So one day in 1969 or thereabouts, with my parents' permission, I rode my bike that huuuuuuge lonnnnng way down to Stelling, up the long driveway, and knocked at the door to ask for a job. They invited me inside while they thought about it. There were dogs and dog hair everywhere. Their couches and chairs had dog-print blankets on them, also covered with dog hair. I remember thinking that I wasn't going to do that when I grew up and had a lot of dogs of my own.
|Phydelma and Lyle Gillette, undated photo from this site.|
My parents report that the couple, to my recollection grayhaired at the time-- but then, at the time, everyone over 30 was pretty grayhaired to me-- were somewhat taken aback at what to do with this youngster about whom they knew nothing. My whole resume consisted of "We have a dog, too." They called my parents to check up on me and, when they were satisfied that I wasn't a dognapper or worse, they put me to work with really really simple chores.
First, they had bred a 9-year-old Borzoi named Zonn and they weren't sure whether the breeding had taken, but apparently her hips were starting to have troubles and she needed a nice long walk every day. So I walked her a few blocks down Stelling and back again.
They also had a litter of Saluki puppies. They were pretty big already, and I'm guessing that they must have been at least 3 months old, but what did I know at the time about puppies or anything about dogs, really, except that when quizzed I could name all the dogs in the AKC working group, the sporting group, the nonsporting group, and a good portion of the terriers (but who really cared--all terriers look alike anyway). They put me to "work" playing a bit with the puppies and maybe grooming them. I used a comb that I found but they put a quick stop to that and said that brushing was a much better thing to do. I don't remember why any more; I still prefer combing my dogs in most cases, even if it's with an undercoat rake. Maybe I just have the wrong types of dog coats.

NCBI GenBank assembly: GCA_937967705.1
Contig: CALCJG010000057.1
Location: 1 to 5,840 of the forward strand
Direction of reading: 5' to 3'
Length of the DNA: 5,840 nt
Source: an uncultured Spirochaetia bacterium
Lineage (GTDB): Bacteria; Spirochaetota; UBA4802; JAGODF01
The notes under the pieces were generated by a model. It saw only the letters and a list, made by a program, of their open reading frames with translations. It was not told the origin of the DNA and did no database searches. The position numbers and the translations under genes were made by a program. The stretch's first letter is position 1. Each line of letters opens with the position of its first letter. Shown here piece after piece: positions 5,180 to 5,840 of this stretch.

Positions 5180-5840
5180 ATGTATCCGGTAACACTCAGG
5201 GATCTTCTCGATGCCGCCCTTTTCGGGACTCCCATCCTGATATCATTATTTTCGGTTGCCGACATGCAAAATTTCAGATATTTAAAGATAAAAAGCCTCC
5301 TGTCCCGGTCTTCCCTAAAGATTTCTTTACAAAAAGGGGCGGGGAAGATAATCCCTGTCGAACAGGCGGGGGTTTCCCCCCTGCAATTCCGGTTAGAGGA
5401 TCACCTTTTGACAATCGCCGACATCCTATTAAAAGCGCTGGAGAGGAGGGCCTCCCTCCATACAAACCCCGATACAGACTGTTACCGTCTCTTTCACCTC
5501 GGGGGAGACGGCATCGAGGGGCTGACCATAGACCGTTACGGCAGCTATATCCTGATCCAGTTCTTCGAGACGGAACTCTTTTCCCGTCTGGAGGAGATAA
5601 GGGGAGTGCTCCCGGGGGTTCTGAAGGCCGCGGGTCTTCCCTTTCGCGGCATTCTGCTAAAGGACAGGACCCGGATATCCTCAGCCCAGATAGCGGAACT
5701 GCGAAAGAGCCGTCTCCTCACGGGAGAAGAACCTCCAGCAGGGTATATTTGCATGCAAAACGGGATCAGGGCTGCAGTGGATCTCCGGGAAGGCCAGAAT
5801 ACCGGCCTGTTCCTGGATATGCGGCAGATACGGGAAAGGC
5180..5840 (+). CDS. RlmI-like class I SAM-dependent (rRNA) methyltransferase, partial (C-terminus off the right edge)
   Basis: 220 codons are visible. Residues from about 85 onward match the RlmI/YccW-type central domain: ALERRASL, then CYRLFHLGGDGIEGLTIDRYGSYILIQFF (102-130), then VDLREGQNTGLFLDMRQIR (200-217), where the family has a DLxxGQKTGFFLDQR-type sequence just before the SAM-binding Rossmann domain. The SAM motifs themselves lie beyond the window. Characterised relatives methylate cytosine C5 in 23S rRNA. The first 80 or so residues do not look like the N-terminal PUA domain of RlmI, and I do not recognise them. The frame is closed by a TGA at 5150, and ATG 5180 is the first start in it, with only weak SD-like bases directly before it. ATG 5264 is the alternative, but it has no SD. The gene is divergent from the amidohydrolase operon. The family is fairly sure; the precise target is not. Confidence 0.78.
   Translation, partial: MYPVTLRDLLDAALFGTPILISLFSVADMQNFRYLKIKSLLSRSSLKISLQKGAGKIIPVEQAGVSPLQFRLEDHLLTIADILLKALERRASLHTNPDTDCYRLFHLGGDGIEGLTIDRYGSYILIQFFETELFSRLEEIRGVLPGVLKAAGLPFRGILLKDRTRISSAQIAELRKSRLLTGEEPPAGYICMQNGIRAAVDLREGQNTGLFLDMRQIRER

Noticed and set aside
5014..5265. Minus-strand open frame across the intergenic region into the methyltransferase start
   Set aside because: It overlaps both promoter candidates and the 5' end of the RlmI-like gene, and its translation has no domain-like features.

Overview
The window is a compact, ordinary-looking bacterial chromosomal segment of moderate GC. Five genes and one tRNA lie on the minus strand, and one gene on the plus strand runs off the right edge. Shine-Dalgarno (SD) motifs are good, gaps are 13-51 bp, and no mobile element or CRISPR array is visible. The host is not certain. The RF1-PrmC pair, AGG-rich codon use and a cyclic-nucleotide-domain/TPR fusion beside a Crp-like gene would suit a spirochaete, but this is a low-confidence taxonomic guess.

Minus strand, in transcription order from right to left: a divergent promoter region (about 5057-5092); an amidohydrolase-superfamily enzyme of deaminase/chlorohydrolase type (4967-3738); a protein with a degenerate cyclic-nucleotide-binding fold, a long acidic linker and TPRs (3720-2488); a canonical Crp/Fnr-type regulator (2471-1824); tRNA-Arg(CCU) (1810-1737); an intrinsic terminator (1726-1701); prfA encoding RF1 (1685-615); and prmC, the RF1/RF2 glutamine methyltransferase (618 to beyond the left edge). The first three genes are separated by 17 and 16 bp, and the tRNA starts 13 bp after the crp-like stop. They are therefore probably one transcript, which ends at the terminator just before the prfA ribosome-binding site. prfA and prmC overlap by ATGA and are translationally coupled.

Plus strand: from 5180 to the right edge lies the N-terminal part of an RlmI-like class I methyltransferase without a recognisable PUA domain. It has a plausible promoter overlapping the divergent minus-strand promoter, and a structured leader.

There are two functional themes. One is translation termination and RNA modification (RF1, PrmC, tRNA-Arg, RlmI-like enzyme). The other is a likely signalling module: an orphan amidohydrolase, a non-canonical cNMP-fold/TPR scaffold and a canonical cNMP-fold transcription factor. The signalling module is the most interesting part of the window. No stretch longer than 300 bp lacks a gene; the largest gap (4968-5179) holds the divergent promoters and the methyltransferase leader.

Anyway, after they decided that Zonn wasn't going to have puppies, they gave me $5 (which I hadn't expected--I had said that I was volunteering) and said Thanks A Lot Kid, Now Scram (except much nicer than that). I was disappointed about not having a job any more, but at the same time, that lonnnnnnng ride down to Stelling was getting pretty tiring.
Highway 85 now runs through what had been their property. I never saw them or talked to them again.
So we pop forward to today, when I'm trying to find (for Wikipedia) a list of sight hounds that the AFSA (American Sighthound Field Association) allows to compete in lure coursing. And, poom, I bump into the name Lyle Gillette.
So it turns out that he wasn't merely some guy in a dog-hair filled house down on Stelling in a house doomed to be paved over for another 6-lane freeway. No, he was the "father of the sport of lure coursing in America" and the Lyle Gillette Memorial Trophy is awarded in the Gillette Stakes lure coursing event every year, even now. "The Gillette Stake is a premier event held annually at the International Invitational. This competition is to showcase form and function in our finest sighthounds and to honor the father of the sport of lure coursing in America, Lyle Gillette."
So I started doing a search, and he also apparently wrote some definitive articles about Borzois and lure coursing and so on in the 1980s. The Colorado Lure Coursing page says that "Lure Coursing is a performance event developed in the early 70's by Lyle Gillette and other California sighthound fanciers who hunted jackrabbits in the open field, which risked the harm caused by barbed wire fencing." The Borzoi Club of America says "The individual who really believed in lure coursing and took the effort to get the sport going was Lyle Gillette, who in 1971 went around the country demonstrating the sport to groups of Borzoi owners interested in coursing their dogs."
Phydelma ("Phyl"?) was also a writer; published a book in 1977, Life with Borzoi, that's apparently still in print.
Amazing what a small world this is--
UPDATED LINKS: March 11, 2008:
History of Rancho Gabriel (their Kennel)
Sample of Borzoi Action Gazette, magazine founded by Phyl Gillette
Brief note about their presence in Oregon in the '70s
Mention of Phydelma's death and trophy in their honor
Brief mention of Gillettes as inspiration
I mention them in my blog again in 2016